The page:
Thursday, November 03, 2016

Cinematic Reality: What is real? PART FOURTEEN


We started this series asking an important question of what determines reality in cinema?

Or better yet, how is the illusion of reality achieved?

Or better still, why are some techniques perceived as being more real than others?

In conclusion, we note that Italian neorealism is not the same as the realism of America's New Wave. Though both movements share common ground.

"The Bicycle Thieves" (1948) -- Italian Neorealism

"The French Connection" (1971)--American New Wave
Nor is Christopher Nolan's definition of realism the same as Michael Mann's; nor is Hitchcock's the same as Stanley Kubrick's.

Each director has developed his own approach to the question of realism; but his method and choices are mostly limited to those which the audience has been conditioned to find acceptable.  

If the audience does not interpret a technique as being "realistic," then the director's intention is lost in translation.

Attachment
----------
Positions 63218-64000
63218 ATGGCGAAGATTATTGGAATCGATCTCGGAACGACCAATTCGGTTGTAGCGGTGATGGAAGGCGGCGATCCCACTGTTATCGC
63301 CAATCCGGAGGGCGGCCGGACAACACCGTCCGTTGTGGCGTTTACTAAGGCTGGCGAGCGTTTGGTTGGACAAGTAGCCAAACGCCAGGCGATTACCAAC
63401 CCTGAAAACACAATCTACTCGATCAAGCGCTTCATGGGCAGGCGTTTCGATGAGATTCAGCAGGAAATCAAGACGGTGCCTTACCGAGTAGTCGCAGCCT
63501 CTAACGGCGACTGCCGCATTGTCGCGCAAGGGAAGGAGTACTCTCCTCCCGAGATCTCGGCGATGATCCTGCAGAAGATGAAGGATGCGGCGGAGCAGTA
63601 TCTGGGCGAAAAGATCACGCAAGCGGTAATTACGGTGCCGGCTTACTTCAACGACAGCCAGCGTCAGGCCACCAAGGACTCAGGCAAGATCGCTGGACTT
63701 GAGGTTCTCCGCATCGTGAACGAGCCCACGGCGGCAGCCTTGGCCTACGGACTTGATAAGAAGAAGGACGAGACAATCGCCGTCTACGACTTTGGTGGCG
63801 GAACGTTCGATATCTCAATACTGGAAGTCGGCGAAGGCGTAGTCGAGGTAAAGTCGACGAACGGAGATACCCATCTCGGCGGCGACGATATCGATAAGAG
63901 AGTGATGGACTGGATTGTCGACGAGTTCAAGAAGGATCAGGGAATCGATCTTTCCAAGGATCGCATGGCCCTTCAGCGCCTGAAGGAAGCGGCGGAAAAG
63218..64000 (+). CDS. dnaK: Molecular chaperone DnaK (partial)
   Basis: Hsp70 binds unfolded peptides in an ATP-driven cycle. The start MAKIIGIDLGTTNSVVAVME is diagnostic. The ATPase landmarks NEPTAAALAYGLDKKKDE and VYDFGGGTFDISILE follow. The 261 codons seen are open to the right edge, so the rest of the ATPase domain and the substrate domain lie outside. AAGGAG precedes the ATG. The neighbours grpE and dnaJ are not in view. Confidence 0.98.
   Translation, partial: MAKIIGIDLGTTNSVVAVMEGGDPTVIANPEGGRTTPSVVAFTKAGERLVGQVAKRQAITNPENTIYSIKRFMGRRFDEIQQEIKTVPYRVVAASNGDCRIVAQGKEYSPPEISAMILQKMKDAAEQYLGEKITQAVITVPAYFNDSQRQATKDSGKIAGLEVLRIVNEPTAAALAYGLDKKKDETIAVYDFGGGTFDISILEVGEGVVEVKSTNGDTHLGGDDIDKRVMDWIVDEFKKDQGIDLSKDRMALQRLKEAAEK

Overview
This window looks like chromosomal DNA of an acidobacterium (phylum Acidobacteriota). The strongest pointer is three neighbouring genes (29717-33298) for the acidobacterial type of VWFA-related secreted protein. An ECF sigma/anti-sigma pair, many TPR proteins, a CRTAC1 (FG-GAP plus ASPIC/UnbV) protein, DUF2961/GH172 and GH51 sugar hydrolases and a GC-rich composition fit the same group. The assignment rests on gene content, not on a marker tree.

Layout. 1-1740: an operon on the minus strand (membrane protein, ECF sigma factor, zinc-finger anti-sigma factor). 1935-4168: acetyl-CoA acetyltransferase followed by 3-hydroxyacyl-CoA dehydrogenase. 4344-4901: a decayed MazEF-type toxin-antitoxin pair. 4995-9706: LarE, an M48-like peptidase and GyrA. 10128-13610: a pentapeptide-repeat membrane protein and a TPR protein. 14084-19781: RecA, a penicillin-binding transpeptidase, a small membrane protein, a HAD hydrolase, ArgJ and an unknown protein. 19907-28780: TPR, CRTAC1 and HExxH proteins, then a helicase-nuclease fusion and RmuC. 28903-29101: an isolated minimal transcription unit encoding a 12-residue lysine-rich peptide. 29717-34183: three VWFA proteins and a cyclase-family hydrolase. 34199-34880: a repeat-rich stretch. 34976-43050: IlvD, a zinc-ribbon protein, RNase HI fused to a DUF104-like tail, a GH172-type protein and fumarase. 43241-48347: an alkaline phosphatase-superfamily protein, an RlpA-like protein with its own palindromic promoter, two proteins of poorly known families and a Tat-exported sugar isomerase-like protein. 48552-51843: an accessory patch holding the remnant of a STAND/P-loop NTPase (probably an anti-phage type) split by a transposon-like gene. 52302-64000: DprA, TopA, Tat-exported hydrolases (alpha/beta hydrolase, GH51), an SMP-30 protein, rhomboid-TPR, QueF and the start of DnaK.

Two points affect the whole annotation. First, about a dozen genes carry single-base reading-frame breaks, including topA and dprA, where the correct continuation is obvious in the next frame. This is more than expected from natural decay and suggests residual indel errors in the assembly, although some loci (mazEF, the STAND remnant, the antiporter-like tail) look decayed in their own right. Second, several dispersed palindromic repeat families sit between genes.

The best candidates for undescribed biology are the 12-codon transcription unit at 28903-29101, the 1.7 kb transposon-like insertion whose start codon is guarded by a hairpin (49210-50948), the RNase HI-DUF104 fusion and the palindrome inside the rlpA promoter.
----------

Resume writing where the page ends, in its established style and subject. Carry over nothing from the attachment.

Of course, it's often the case that the same technique is interpreted differently by different members of the audience.  

All of this is to say that one person's reality is another's fantasy.

Cinema is a medium of transmission, as much as it is a medium of entertainment.  It is the middle ground between directorial intent and audience expectation.

General Diagram of a Transmission Line

Transmission of information requires a common language; an agreed upon code that allows the ideas of the sender to be preserved upon retrieval by the receiver.

In cinema, this common language shared by the director (sender) and the audience (receiver) is continually being updated by the society in which both reside.   

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